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The pricing conundrum

Kasewurm, Gyl A.

doi: 10.1097/01.HJ.0000393214.93440.89
Gyl's Guide to Managing for Success

Gyl A. Kasewurm, AuD, is Founder, President, and Owner of Professional Hearing Services in St. Joseph, MI, which receives more than 16,000 patient visits a year. Readers may contact Dr. Kasewurm at

Pricing is a subject that I have avoided in my columns. It's a controversial topic and yet it's a critical one because establishing an appropriate pricing structure can literally make or break a business. The conundrum is how to price products and services so they are not too expensive and not too cheap.

While there are many ways to set prices, the one that's most appropriate for you is the one that will make money for your practice. You need to be able to make a case for your pricing strategy, so when a patient looks you in the eye and asks you why you and your organization are worth their money, your answer is convincing.

Every business wrestles with the question of how to set prices because there is no magic formula to determine the right price. Before setting prices, you must first understand the market for your product or service, the channels of distribution, and your competition. You must be keenly aware of all costs and carefully analyze what is involved in those costs. The goal should be to find the price at which profit is maximized without reducing demand. Many practice owners make the mistake of setting prices based on what the competition charges. But every business is different, so pricing should be established based on what it costs to run your business.

The biggest mistake that I have seen people make is charging too little, and sometimes I find myself making that error. It's easy to get intimidated by price ads run by competitors and then to react with your own price reductions. What we charge isn't about price unless we make it about price. The prices we charge are about value–the value of hearing better and the benefits of working with a professional who has the education, expertise, and the persistence to make certain a successful outcome is achieved.

Sergei Kochkin's MarkeTrak studies indicate that patients care about cost and want lower prices. But, the fact is, “cheaper” prices have never translated into more hearing aids being sold. Just consider the connotation of the word “cheap.” Is that how you want patients to perceive your practice?

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Regardless of your pricing structure, a patient can always find someplace with cheaper hearing aids–the Internet, late night TV, EBay, and Costco, to name a few. But benefits always outweigh price in this industry, so instead of lowering prices, adhere to a best practices protocol consisting of a comprehensive test battery including measures of loudness discomfort and speech-in-noise testing and complete real-ear measurements to ensure that patients are deriving optimal benefit from their hearing aids. If patients understand the value of what we do, are satisfied with the benefit, and feel they are treated fairly and courteously, they won't mind what we charge.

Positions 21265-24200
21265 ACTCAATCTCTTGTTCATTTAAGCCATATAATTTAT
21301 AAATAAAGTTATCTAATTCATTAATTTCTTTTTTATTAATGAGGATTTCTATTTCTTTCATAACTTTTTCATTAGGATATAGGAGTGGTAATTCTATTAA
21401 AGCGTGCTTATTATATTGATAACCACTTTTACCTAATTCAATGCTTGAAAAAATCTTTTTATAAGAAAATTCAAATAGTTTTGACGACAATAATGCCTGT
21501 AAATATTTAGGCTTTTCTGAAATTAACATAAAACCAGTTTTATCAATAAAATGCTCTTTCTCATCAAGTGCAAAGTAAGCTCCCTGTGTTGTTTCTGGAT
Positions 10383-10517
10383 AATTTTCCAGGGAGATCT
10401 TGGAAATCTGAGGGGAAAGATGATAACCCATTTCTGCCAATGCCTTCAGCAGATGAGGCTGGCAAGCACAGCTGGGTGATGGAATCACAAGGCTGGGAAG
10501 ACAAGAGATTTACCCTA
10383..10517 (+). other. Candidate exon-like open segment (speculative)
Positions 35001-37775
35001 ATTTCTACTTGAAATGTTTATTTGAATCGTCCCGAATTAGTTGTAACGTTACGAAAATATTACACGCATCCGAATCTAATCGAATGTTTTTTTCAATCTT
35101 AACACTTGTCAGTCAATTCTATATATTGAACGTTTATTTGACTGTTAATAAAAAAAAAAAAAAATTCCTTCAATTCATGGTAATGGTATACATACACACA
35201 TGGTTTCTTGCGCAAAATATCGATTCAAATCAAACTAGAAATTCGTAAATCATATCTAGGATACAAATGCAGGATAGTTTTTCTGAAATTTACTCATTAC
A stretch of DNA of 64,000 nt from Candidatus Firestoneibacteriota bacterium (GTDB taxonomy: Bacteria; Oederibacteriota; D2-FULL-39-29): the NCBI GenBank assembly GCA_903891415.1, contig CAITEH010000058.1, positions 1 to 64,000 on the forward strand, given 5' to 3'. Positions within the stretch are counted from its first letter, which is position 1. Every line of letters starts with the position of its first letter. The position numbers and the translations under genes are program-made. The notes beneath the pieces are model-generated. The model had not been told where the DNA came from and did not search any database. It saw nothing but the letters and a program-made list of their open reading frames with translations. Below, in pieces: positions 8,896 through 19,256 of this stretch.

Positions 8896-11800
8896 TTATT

In a successful business, prices are set to cover total costs plus some margin of profit. There are two main costs in a hearing care practice: the cost of goods sold, i.e., hearing aids, and the costs of operating the business, called operating expenses, such as employee salaries, marketing, rent, utilities, etc.

Unfortunately, some hearing professionals are uncomfortable with the prices they charge. If patients sense that insecurity, they will also be uncomfortable with the charges. It's essential that you be able to justify your charges in your own mind before presenting them to patients.

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Here are a few common pricing strategies:

  • Multiplier of COGS: Some practitioners establish their cost of goods sold (COGS) for a particular time period and use some multiplier such as two or three times the COGS to set their prices. Practitioners may also look at the annual survey in this magazine to discover the average price that a patient in the U.S. pays for a hearing aid.
  • Manufacturer's suggested retail price (MSRP): Another traditional way to look at prices is to take the manufacturer's retail price schedule and work down. “50% off MSRP” might sound appealing to a patient, but there may be little evidence to determine if the price is reasonable or if it allows for adequate profit.
  • Competitive pricing: Most practitioners know where the top and bottom ends of pricing are in their market and believe that it will be detrimental to “price themselves out of the market.” Setting prices slightly higher or lower than the competition creates a price structure that has no real figures to back it up. While it is a simple strategy, it doesn't establish a consistent pricing policy or assure you of covering your costs and generating the profit you want.

Any of these strategies may work for some businesses. But the best way to implement your chosen strategy is to contact a CPA, give them a spreadsheet of your income and expenses, and let them use their expertise to help you set your prices.

Then, of course, there is the argument over whether to bundle or unbundle your prices. But that, my friends, is fodder for another column. Keep reading!

© 2011 Lippincott Williams & Wilkins, Inc.